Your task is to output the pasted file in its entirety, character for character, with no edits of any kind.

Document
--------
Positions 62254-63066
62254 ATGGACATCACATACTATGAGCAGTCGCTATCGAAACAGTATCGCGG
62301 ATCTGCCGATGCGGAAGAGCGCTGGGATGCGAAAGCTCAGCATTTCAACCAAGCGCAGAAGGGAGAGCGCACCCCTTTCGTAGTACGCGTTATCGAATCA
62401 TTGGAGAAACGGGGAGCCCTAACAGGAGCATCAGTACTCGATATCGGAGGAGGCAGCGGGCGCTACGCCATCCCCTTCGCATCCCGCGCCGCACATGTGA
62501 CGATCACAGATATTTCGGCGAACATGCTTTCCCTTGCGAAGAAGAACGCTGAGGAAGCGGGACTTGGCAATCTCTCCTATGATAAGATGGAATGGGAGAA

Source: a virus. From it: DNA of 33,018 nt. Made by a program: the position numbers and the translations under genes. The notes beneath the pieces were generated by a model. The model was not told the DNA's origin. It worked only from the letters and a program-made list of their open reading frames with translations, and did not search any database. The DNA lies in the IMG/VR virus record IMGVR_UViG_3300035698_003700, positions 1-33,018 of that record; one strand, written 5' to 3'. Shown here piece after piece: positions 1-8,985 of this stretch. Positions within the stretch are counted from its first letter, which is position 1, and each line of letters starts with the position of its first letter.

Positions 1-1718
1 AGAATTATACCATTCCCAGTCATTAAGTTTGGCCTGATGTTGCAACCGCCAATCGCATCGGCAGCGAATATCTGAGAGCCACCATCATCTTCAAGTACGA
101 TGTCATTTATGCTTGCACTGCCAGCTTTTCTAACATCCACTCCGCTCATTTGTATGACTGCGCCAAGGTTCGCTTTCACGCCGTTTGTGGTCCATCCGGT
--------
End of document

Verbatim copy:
Positions 62254-63066
62254 ATGGACATCACATACTATGAGCAGTCGCTATCGAAACAGTATCGCGG
62301 ATCTGCCGATGCGGAAGAGCGCTGGGATGCGAAAGCTCAGCATTTCAACCAAGCGCAGAAGGGAGAGCGCACCCCTTTCGTAGTACGCGTTATCGAATCA
62401 TTGGAGAAACGGGGAGCCCTAACAGGAGCATCAGTACTCGATATCGGAGGAGGCAGCGGGCGCTACGCCATCCCCTTCGCATCCCGCGCCGCACATGTGA
62501 CGATCACAGATATTTCGGCGAACATGCTTTCCCTTGCGAAGAAGAACGCTGAGGAAGCGGGACTTGGCAATCTCTCCTATGATAAGATGGAATGGGAGAA

Source: a virus. From it: DNA of 33,018 nt. Made by a program: the position numbers and the translations under genes. The notes beneath the pieces were generated by a model. The model was not told the DNA's origin. It worked only from the letters and a program-made list of their open reading frames with translations, and did not search any database. The DNA lies in the IMG/VR virus record IMGVR_UViG_3300035698_003700, positions 1-33,018 of that record; one strand, written 5' to 3'. Shown here piece after piece: positions 1-8,985 of this stretch. Positions within the stretch are counted from its first letter, which is position 1, and each line of letters starts with the position of its first letter.

Positions 1-1718
1 AGAATTATACCATTCCCAGTCATTAAGTTTGGCCTGATGTTGCAACCGCCAATCGCATCGGCAGCGAATATCTGAGAGCCACCATCATCTTCAAGTACGA
101 TGTCATTTATGCTTGCACTGCCAGCTTTTCTAACATCCACTCCGCTCATTTGTATGACTGCGCCAAGGTTCGCTTTCACGCCGTTTGTGGTCCATCCGGT